U.S. designates Confucius Institutes as P.R.C. foreign missions

Foreign Affairs

U.S. Secretary of State Mike Pompeo today announced that a Chinese organization that runs Confucius Institutes will be considered as a foreign mission. The move brings attention to the controversial state-backed language learning schools, but no immediate pain.

a map of where confucius institutes are in the united states
“All but six U.S. states have at least one Confucius Institute on university campuses,” according to the U.S. Government Accountability Office (source of this map).

In February, the U.S. State Department designated five Chinese state-owned media outlets as official government entities under the Foreign Missions Act, meaning they would be treated as diplomatic outposts of the Chinese government and subject to the same constraints. In June, an additional four state media entities were given the same designation.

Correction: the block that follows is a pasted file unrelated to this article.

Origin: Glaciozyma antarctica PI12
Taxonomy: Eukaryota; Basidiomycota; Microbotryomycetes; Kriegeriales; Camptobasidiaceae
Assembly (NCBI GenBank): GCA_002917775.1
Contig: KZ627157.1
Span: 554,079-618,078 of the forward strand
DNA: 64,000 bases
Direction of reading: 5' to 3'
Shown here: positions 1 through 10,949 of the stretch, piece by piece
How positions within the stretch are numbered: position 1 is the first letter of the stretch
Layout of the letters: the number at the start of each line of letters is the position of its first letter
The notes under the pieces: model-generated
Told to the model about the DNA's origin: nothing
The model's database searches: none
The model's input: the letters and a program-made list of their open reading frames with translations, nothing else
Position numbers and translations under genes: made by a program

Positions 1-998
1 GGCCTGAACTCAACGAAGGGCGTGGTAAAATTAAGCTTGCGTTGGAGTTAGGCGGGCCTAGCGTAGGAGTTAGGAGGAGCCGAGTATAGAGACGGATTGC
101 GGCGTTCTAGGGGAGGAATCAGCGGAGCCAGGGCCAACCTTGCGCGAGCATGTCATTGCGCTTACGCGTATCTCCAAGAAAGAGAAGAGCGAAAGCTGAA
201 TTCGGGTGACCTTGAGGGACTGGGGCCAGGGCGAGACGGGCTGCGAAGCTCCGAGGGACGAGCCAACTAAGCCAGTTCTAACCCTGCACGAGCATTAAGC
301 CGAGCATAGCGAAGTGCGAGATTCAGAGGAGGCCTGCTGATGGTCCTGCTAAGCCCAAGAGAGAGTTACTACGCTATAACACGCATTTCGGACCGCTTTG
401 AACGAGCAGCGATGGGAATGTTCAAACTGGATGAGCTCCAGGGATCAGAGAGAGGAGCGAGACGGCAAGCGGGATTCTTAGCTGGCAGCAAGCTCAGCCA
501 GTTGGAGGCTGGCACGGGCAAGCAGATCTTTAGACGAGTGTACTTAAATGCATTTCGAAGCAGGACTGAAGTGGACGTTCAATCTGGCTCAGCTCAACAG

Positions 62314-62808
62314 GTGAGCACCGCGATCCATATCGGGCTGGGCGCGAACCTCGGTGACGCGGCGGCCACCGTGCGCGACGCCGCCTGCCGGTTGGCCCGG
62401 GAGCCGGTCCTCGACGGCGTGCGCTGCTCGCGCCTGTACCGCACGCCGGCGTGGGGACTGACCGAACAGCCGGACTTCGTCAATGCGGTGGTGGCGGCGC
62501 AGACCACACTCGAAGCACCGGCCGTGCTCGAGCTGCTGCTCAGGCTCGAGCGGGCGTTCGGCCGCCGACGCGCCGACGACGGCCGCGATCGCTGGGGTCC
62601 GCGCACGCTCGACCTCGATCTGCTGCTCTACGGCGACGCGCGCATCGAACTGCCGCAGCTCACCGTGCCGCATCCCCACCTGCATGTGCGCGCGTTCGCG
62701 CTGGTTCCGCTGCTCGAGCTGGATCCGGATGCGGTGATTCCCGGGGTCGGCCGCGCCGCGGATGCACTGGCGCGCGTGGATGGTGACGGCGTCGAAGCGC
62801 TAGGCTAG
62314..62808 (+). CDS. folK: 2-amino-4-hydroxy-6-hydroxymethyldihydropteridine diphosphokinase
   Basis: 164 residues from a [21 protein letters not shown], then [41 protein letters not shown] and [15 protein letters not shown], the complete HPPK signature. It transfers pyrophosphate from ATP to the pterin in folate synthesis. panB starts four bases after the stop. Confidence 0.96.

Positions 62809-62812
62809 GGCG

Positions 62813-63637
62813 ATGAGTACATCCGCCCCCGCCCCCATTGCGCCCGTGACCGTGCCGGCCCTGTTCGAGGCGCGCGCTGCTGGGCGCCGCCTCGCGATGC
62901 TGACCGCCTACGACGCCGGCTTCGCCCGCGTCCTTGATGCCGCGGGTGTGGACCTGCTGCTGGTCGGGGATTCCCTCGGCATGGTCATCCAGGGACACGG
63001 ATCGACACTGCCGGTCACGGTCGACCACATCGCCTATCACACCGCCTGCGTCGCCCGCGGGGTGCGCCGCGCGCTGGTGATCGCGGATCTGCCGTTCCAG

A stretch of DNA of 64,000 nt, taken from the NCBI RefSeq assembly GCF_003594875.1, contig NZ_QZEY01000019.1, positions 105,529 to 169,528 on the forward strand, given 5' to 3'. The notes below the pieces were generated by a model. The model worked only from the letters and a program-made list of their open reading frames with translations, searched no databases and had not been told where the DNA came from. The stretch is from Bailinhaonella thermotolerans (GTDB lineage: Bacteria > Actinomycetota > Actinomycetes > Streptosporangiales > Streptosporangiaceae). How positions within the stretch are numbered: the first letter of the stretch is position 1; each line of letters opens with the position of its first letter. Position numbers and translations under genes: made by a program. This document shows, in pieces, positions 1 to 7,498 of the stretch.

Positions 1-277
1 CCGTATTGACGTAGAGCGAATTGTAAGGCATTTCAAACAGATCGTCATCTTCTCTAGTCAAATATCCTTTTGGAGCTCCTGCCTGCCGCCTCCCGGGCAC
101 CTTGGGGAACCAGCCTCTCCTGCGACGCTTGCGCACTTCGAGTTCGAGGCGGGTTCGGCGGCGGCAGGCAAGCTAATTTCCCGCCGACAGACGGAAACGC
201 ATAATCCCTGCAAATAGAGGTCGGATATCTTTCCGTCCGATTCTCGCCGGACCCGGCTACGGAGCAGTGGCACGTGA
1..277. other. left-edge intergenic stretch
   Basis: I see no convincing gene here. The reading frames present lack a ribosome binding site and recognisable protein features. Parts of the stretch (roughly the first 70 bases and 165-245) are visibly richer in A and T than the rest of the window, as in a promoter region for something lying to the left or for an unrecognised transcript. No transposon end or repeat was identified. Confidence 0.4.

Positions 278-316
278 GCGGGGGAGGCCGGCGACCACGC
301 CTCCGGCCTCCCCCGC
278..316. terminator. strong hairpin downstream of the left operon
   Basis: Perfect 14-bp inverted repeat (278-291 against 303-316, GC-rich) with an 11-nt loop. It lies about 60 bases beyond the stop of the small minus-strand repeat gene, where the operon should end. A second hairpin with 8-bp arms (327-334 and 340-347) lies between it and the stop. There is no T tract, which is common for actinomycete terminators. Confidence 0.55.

Today, the State Department announced the same designation for the center that oversees state-backed Confucius Institutes at American schools and universities.

  • Confucius Institutes operate within secondary and tertiary schools around the world, well funded by the Chinese government. The program began in 2004.
  • Confucius Institutes are supposed to be under the independent management of their local host schools, but questions have always surrounded how far independence can go when the money is coming from Beijing.

How will this affect existing Confucius Institutes in the U.S.?

The Wall Street Journal cites (paywall) State Department officials saying that “the designation won’t necessarily impact the operations of the center and the dozens of Confucius Institutes it oversees across the U.S.,” but it might “add pressure on their host schools and universities to rethink the institutes’ presence on campuses.”

Several American universities have already closed their Confucius Institutes, while Sweden has shut down every one that was operating in the country. Germany reportedly plans to do the same.